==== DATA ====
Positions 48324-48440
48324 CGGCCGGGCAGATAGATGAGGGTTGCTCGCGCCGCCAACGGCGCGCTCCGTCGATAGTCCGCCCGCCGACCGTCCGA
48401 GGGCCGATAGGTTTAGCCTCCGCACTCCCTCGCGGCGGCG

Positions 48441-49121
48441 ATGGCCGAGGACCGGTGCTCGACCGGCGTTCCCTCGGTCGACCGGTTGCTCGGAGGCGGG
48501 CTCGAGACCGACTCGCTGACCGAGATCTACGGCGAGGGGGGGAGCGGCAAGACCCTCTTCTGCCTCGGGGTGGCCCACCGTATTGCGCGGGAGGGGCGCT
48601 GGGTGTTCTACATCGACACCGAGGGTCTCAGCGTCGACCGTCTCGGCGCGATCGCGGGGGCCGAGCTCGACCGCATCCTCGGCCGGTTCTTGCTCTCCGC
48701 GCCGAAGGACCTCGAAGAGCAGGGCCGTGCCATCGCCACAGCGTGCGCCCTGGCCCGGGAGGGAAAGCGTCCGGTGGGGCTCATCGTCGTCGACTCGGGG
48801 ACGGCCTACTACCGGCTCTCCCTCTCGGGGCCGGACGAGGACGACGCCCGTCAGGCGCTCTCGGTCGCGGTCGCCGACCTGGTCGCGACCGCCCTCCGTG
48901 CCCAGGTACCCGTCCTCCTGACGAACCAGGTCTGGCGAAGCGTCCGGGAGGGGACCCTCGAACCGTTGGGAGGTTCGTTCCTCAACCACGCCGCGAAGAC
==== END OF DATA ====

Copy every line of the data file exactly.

Positions 48324-48440
48324 CGGCCGGGCAGATAGATGAGGGTTGCTCGCGCCGCCAACGGCGCGCTCCGTCGATAGTCCGCCCGCCGACCGTCCGA
48401 GGGCCGATAGGTTTAGCCTCCGCACTCCCTCGCGGCGGCG

Positions 48441-49121
48441 ATGGCCGAGGACCGGTGCTCGACCGGCGTTCCCTCGGTCGACCGGTTGCTCGGAGGCGGG
48501 CTCGAGACCGACTCGCTGACCGAGATCTACGGCGAGGGGGGGAGCGGCAAGACCCTCTTCTGCCTCGGGGTGGCCCACCGTATTGCGCGGGAGGGGCGCT
48601 GGGTGTTCTACATCGACACCGAGGGTCTCAGCGTCGACCGTCTCGGCGCGATCGCGGGGGCCGAGCTCGACCGCATCCTCGGCCGGTTCTTGCTCTCCGC
48701 GCCGAAGGACCTCGAAGAGCAGGGCCGTGCCATCGCCACAGCGTGCGCCCTGGCCCGGGAGGGAAAGCGTCCGGTGGGGCTCATCGTCGTCGACTCGGGG
48801 ACGGCCTACTACCGGCTCTCCCTCTCGGGGCCGGACGAGGACGACGCCCGTCAGGCGCTCTCGGTCGCGGTCGCCGACCTGGTCGCGACCGCCCTCCGTG
48901 CCCAGGTACCCGTCCTCCTGACGAACCAGGTCTGGCGAAGCGTCCGGGAGGGGACCCTCGAACCGTTGGGAGGTTCGTTCCTCAACCACGCCGCGAAGAC